Last December, the outbreak of COVID-19 started as a localized event but quickly spread globally because of lapses in surveillance and preparedness. In this sense, the current pandemic reflects many disasters—such as the oil well blowout on Deepwater Horizon and the aftermath of the 2011 Tohoku earthquake and tsunami—which typically begin as singular events of limited harm but through a cascade of human and systemic errors end up having catastrophic impacts.
This pandemic is not the first and likely won’t be the last—Peter Daszak, an expert in disease ecology, has been warning us for years about zoonotic disease origination and the environmental pressures that cause viruses to leap into the human population. His contributions have greatly informed the discussion around how to stop the next SARS-CoV-2 (the virus that causes the COVID-19 disease) from emerging from the forests and rampaging the globe. Daszak is also one of the founding members of AGU’s journal GeoHealth (of which I am currently the editor in chief). Geoscientists have significant experience in disaster preparedness and disaster response, and a growing new community has been harnessing these skills in tandem with those of medical professionals, engineers, and social scientists to improve responses to events that have health, economic, and social impacts, including extreme events like pandemics.
The geohealth field emerged from the distinctive experiences of geoscientists who have collaborated broadly across disciplines to understand interactions between environmental processes and human health. Atmospheric chemist Mario Molina was part of the Nobel Prize–winning team that documented the links between chlorofluorocarbons (CFCs) and polar stratospheric ozone decline, leading to the Montreal Protocol and the international ban on CFCs. After accurately calculating the age of Earth from lead isotopes, geochemist Clair Patterson identified leaded gasoline as the main culprit of childhood lead poisoning and worked tirelessly and successfully to ban lead additives from fuel. Microbiologist Rita Colwell, the founding editor of GeoHealth, deconstructed the environment-disease interactions that drove cholera outbreaks and spearheaded low-cost local techniques to reduce cholera in drinking water. (Colwell was also the first woman to be named director of the National Science Foundation.) The geohealth community aims to bridge gaps between geosciences and health sciences and define a role for itself in breaking the cycle of disasters made worse through preventable human missteps.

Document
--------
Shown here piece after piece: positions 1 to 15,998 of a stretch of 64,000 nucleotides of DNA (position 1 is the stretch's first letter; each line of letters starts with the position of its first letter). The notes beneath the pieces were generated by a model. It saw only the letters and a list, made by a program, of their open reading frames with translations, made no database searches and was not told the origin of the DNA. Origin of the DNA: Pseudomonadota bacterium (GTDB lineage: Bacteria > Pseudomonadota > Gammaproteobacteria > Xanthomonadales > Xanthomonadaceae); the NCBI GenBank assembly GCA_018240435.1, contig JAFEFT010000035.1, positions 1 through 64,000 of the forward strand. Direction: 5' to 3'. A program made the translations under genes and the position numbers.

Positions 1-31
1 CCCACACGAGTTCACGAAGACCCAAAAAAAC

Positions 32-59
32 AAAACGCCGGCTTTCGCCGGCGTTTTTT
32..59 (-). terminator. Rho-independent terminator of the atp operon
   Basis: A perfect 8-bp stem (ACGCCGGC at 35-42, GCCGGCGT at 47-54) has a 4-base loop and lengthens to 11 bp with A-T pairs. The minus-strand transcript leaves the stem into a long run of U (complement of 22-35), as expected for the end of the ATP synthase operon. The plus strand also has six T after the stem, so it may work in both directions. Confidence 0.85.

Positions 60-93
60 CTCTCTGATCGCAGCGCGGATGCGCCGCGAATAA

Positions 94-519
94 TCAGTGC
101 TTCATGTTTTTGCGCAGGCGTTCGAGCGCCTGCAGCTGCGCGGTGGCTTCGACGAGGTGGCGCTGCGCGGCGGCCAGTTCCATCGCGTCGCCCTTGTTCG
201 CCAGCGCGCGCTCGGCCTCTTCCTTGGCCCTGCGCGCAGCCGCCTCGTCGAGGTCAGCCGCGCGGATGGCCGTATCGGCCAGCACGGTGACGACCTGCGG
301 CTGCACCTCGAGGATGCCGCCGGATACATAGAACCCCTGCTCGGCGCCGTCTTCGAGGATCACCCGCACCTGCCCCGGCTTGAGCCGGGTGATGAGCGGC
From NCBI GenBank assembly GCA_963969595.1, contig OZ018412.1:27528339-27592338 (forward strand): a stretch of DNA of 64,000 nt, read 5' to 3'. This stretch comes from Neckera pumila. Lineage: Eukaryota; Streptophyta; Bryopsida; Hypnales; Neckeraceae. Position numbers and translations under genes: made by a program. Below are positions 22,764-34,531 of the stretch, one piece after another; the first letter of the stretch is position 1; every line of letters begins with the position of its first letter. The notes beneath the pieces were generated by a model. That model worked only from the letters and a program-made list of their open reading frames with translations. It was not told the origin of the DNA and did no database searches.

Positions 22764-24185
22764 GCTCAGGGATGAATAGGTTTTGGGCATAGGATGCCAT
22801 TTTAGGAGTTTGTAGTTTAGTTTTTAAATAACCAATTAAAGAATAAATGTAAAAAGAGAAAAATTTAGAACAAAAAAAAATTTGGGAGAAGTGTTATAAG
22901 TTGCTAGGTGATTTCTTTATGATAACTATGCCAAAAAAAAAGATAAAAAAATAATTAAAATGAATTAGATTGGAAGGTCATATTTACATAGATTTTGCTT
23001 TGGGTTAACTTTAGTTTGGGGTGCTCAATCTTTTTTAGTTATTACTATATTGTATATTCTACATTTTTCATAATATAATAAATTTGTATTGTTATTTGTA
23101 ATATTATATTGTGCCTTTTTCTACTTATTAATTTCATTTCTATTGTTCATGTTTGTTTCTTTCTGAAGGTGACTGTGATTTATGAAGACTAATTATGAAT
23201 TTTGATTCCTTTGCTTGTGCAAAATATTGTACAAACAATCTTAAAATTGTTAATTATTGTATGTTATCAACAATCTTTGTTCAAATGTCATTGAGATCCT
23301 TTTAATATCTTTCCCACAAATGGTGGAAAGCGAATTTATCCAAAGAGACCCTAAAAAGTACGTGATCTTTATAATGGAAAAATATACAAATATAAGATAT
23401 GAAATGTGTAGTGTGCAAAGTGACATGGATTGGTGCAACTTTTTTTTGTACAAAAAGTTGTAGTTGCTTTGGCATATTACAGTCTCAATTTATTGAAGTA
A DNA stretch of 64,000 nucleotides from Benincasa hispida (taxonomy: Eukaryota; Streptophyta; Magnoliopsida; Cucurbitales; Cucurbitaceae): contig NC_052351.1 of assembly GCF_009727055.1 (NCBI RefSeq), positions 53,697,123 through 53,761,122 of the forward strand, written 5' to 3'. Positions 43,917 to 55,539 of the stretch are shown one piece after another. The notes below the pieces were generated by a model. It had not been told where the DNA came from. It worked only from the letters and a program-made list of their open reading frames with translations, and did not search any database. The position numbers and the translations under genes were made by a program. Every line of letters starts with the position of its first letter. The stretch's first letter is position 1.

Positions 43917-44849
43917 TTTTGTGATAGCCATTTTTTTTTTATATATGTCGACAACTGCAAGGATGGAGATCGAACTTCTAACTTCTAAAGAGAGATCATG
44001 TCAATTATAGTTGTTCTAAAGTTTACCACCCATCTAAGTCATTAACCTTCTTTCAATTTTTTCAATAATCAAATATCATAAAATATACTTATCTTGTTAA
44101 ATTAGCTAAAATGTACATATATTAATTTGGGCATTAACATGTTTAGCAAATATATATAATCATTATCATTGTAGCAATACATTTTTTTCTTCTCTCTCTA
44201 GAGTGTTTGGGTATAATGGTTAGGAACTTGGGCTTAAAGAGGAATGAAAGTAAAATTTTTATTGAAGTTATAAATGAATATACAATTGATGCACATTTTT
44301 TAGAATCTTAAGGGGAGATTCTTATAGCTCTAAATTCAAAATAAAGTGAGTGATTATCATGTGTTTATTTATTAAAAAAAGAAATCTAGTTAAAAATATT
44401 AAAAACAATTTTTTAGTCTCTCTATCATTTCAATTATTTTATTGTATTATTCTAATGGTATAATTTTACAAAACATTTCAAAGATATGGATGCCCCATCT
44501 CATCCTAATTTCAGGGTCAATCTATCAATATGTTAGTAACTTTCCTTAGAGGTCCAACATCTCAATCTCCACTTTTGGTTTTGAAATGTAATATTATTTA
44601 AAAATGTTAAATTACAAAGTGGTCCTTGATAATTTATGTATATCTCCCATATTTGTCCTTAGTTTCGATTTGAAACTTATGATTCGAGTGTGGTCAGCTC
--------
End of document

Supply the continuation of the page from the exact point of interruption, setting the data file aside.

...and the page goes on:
One key geohealth lesson we’ve learned again and again from disasters is the necessity for protections and adequate supplies for first responders. The Deepwater Horizon oil spill in the Gulf of Mexico killed 11 workers on the drilling platform immediately and went on to cause a generation of harm to the environment and to human health. The first responders to the spill were exposed to high quantities of very reactive and dangerous fresh hydrocarbons (these become somewhat more benign as they mature in the marine environment). A lack of adequate personal protective equipment (PPE) on-site combined with poor understanding of those health risks and the urgency of mitigating the disaster led to severe skin and breathing exposures for many first responders, along with prolonged illnesses that persisted for years.
The failure to learn from and implement changes based on this lesson is a tough one to see playing out again now with the shortages of testing kits, medical supplies, and PPE to help slow the spread of COVID-19. Similar to the Deepwater hydrocarbons, the virulence of SARS-CoV-2 was poorly understood at the outset of the pandemic, leading to early infections in health workers. No matter our level of understanding, first responders are always at higher risk of exposures to environmental hazards and viral pathogens. A recent report by Colwell and human ecologist Gary Machlis for the American Academy of Arts and Sciences noted the critical importance of involving scientists along with health professionals in crisis training exercises that would, ideally, make sure risk data are included in the creation of disaster plans.
The outcomes from the Deepwater Horizon disaster would have been markedly different if knowledge of the dangers of fresh hydrocarbons had bolstered PPE use and ensured that redundant mitigation equipment had been present. Similarly, if governments outside of China had involved scientists in national planning from the start, they would have been more aware of the potential for logarithmic growth in disease spread and thus of the need to produce and stockpile PPE for first responders, even if better quarantine procedures from the start meant they would not ultimately be needed.